Industry Profile: Photographer Greg Miller
04 Aug, 2009
Shay: Tell us a little bit about yourself
Greg: I grew up in West Virginia as an east coast kid that’s always had a fascination with the west coast. When I was 6, my dad took me on a trip to Oregon and ever since I just knew I wanted to move out west some day. I moved to Seattle three years ago and started shooting photos.
Shay: What is your job title?
Greg: I’m a photographer but I also work as a software developer to pay the bills—everyone’s gotta eat.
Photo: Shane Treat
Shay: Did your parents question your job choice?
Greg: No, my parents have always been very supportive. I think it’s taken them some time here and there to realize that their views on certain things don’t always line up exactly with mine, but in the end they’ve always stood behind my decisions.
Shay: What was your first set up?
Greg: My first SLR was a hand-me-down Canon from my Dad. It was a fully manual film SLR he had when he was younger. I got so frustrated using it—all my photos were turning out horribly overexposed. I finally discovered that something was busted with the aperture control, and when I thought I was dialing it way down it was staying wide open, thus the overexposed shots. I soon traded up to my Mom’s hand-me-down Nikkormat, again a fully manual film camera from her college days. Sometimes I really miss film…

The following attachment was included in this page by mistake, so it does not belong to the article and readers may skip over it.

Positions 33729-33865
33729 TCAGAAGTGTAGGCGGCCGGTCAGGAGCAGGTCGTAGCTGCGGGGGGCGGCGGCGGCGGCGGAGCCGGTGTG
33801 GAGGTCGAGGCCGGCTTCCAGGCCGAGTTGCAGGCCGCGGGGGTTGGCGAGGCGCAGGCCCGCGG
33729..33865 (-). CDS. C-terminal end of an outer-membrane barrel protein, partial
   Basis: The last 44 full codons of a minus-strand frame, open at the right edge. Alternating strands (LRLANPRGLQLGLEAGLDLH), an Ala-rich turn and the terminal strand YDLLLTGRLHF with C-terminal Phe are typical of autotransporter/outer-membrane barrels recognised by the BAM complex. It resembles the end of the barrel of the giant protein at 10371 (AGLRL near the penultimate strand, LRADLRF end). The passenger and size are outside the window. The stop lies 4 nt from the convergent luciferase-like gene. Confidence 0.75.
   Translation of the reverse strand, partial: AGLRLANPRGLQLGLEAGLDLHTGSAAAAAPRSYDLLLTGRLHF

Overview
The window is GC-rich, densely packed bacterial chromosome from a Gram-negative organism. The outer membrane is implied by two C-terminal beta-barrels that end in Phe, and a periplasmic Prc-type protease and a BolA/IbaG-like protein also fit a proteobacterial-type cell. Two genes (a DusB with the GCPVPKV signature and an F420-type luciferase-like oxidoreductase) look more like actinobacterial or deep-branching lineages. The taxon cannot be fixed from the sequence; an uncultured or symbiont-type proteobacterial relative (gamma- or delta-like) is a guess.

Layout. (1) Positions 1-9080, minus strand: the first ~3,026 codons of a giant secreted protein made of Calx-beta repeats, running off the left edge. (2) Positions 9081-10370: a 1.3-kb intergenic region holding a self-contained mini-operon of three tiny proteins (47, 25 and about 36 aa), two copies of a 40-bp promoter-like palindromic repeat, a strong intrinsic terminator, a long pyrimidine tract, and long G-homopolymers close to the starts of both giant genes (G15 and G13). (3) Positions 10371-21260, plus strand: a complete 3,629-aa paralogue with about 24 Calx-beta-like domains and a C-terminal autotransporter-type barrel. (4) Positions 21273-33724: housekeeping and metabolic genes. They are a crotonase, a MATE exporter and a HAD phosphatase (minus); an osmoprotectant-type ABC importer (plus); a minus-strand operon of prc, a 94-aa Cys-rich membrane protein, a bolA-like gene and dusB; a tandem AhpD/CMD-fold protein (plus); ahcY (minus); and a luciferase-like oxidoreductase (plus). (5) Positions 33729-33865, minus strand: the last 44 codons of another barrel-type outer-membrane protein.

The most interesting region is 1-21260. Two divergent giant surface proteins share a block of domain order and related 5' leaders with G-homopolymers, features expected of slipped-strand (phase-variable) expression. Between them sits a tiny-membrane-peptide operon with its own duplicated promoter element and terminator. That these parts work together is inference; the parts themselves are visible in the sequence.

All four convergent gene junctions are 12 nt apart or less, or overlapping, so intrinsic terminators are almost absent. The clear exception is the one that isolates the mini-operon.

Shay: What is your current set up?
Greg: I mainly shoot with a Canon 1D mkII. I find myself shooting with a 15mm fisheye pretty frequently but I’ve got a full range of lenses in my bag. Fisheyes somehow make everything look cool—it’s like magic or something. I also haul around an old school Lumedyne light kit with a couple PocketWizards—I’m really into lighting. One of these days I’m going to upgrade my lighting setup, but for now I’m making due with what I’ve got. Oh, and I have a G10 that rarely leaves my side. It’s been great for getting candid shots here and there.
Shay: What was your first job?
Greg: My first job was working drive thru at an A&W. You meet all kinds of people working at an A&W drive thru in West Virginia.
Shay: What’s a great day of snowboarding to you?
Greg: Any day I get to be out in the mountains with my friends and a board on my feet is a great day of snowboarding! It’s an added bonus if there’s waist-deep pow though. And if there’s a parking lot hangout with PBRs after it starts to get into super double bonus point day.
Mario Hevia – Alpental, WA
Shay: Who are your influences?